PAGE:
The Epic, Secret Struggle to Educate Iran's Bahais
The Chronicle of Higher Education / Sohrab Ahmari

The Salvadoran jurist Reynaldo Galindo Pohl died this year at age 93. A former education minister and president of El Salvador's National Constitutional Assembly, Pohl spent much of his career pressing for human rights, first as a member of the Inter-American Commission on Human Rights and later as his country's ambassador to the United Nations. News of his death barely registered outside Latin American diplomatic circles. But the more than seven million global adherents of the Bahai faith marked it with deep sadness. They remembered Pohl as the tireless diplomat who shed light on the persecution of their co-religionists in the Islamic Republic of Iran at a time when few others were paying attention.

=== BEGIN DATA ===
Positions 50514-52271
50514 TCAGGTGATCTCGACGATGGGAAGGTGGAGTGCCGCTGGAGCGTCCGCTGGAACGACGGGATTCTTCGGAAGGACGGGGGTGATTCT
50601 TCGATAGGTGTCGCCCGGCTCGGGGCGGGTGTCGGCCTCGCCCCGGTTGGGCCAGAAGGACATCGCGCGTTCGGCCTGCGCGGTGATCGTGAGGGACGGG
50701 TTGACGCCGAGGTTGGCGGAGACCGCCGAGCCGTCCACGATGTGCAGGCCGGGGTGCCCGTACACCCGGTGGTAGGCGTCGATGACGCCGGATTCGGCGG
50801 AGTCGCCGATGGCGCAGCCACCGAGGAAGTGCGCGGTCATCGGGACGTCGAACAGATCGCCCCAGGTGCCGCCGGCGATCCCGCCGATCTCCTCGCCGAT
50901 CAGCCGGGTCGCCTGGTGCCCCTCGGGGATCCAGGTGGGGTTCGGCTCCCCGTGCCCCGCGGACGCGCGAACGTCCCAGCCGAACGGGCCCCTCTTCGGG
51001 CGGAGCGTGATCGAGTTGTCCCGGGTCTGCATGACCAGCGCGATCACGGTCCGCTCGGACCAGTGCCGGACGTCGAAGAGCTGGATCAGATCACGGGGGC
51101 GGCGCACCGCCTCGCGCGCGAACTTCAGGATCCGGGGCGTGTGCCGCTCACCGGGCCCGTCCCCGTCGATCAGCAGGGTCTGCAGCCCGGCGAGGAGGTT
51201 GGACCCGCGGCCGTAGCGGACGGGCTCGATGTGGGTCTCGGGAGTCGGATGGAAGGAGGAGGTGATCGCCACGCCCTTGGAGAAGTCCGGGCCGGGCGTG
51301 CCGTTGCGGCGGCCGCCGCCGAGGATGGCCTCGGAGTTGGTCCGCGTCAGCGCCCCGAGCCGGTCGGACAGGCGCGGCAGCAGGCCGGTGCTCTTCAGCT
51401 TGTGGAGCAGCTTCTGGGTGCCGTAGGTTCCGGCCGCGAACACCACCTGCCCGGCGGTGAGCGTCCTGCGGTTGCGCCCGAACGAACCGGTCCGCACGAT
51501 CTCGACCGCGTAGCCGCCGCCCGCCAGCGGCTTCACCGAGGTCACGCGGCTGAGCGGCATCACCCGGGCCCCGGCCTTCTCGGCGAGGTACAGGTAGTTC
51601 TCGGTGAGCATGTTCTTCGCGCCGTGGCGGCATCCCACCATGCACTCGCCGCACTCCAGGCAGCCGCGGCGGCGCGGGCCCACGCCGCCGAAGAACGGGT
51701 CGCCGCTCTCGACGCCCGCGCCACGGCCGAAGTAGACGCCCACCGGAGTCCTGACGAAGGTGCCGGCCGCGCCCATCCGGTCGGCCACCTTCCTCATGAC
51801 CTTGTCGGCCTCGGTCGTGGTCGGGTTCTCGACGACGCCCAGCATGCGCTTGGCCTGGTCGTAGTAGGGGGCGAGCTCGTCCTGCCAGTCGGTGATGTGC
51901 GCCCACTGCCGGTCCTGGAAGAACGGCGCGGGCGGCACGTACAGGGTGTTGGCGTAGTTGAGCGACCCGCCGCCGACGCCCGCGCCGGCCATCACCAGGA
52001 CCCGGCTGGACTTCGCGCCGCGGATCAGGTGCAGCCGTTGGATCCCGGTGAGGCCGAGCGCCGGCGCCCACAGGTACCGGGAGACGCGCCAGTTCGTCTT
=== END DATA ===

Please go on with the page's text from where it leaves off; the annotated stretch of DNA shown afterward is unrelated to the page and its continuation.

From 1986 to 1994, Pohl served as the U.N. Human Rights Commission's special representative on Iran. The Iranian regime, he found, was subjecting its largest non-Muslim religious minority to a systematic campaign of cultural eradication. In 1993, Pohl disclosed a chilling memorandum written by Seyyed Mohammad Golpaygani, then secretary of Iran's Supreme Council of the Cultural Revolution. The Golpaygani memorandum, as it came to be known, set out a national policy for dealing with the "Bahai question." The Iranian government, Golpaygani forthrightly recommended, must ensure that "progress and development are blocked" for Bahais.

The centerpiece of the policy was an express ban on Bahais' obtaining postsecondary education. They "must... >>>

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